Open voting and cookies

As the Presidential election year in the USA is approaching, it's time to remind everyone again about election fraud and how important it is to push for free software in electronic voting machines. Voting machine software is primarily manufactured by private companies who use proprietary software. This immediately brings up the possibility that backdoors are built into the software to allow people "in the know" to change vote tallies and directly influence elections. Even if they don't, however, buggy software can create errors which can make it difficult or impossible for some votes to be properly tallied. They also leave no paper trail so recounts are impossible.

But, if we issued tickets which showed which votes a person cast, this might make it possible for people to buy votes or pressure their employees to show a "properly filled out ballot" to keep their jobs. Even if they work perfectly, electronic voting machines programmed and managed by companies with strong ties to particular candidates create distrust in the entire political system.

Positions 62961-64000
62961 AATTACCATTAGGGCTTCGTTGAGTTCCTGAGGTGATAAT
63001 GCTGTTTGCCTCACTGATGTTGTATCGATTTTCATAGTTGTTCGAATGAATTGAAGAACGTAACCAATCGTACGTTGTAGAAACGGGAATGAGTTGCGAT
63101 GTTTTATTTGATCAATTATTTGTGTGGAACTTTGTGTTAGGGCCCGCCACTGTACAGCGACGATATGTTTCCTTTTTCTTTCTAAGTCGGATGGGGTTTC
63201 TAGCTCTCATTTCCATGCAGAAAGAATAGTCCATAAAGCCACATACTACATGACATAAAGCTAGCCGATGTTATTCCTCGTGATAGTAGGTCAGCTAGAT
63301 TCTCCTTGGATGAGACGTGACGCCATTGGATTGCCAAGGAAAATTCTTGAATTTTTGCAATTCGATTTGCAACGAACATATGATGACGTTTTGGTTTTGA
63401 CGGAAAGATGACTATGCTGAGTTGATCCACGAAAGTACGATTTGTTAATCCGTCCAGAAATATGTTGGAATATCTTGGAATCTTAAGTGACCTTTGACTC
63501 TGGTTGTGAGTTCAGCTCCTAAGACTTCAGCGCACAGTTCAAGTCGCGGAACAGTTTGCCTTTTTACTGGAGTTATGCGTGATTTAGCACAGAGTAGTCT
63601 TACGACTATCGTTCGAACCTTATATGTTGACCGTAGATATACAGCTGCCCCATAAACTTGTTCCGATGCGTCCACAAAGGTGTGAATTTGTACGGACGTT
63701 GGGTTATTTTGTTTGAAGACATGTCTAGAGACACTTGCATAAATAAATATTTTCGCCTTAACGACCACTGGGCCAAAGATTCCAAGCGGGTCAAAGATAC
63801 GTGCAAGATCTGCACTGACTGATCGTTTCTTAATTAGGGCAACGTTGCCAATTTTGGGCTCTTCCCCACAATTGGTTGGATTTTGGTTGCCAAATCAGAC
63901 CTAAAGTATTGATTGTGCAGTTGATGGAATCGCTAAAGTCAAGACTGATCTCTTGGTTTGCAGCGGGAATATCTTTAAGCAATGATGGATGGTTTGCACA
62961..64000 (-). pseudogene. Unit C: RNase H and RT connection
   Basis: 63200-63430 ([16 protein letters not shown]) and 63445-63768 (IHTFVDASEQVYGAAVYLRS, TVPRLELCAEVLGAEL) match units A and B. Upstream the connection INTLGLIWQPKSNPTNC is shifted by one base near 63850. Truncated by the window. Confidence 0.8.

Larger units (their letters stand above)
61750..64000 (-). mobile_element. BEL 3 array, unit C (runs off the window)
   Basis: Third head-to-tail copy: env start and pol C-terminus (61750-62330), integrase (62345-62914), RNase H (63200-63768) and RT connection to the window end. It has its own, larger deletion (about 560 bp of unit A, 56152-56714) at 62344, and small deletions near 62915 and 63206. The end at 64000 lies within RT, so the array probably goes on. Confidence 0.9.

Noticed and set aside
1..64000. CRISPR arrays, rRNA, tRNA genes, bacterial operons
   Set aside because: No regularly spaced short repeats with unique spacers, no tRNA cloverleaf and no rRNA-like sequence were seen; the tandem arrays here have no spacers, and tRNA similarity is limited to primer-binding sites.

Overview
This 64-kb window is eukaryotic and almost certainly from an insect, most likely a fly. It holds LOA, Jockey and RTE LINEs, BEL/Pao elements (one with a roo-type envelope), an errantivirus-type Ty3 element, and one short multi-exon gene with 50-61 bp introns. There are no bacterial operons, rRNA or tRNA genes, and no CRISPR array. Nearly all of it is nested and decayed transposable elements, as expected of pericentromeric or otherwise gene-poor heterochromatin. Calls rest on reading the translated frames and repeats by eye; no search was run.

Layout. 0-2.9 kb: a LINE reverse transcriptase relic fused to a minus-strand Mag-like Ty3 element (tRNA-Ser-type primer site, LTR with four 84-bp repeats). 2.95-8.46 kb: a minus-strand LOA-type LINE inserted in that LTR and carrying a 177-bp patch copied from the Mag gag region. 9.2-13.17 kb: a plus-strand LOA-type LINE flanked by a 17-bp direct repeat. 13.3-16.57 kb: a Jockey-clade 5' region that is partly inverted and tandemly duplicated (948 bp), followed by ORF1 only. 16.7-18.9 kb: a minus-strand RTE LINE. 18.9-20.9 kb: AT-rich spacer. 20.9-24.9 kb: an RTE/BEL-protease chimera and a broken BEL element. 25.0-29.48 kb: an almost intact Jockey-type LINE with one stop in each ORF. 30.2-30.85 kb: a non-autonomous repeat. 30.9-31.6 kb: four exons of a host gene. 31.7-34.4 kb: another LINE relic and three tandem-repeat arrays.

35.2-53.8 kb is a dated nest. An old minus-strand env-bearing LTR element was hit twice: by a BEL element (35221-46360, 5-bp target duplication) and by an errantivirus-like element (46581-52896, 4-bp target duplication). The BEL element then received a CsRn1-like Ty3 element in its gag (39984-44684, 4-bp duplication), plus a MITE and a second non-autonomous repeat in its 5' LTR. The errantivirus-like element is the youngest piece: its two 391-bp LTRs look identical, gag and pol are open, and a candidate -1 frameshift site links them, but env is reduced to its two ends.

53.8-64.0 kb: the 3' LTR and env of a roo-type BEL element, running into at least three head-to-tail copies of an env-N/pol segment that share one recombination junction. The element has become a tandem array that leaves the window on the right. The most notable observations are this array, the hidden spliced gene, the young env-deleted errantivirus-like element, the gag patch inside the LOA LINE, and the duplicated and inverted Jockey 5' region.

You can learn more about these issues at the Open Voting Consortium website. The OVC is an organization which is hoping to raise 1.5 million dollars to run a certified test of free software voting machines so that they can gain approval for use in US elections.

These kind of tests take not only money, but time, so please donate soon if you want to help it happen before the next presidential election. Hillary Clinton has already announced her intention to run and, as a woman, I want to give her a fair chance to win. Not only because I would like to see a woman in the White House, but, even more so, because I'm dying to see Bill Clinton as First Man in an apron saying, "Taste my cookies...please."



Verbatim copying and distribution of this entire article are permitted worldwide, without royalty, in any medium, provided this notice is preserved.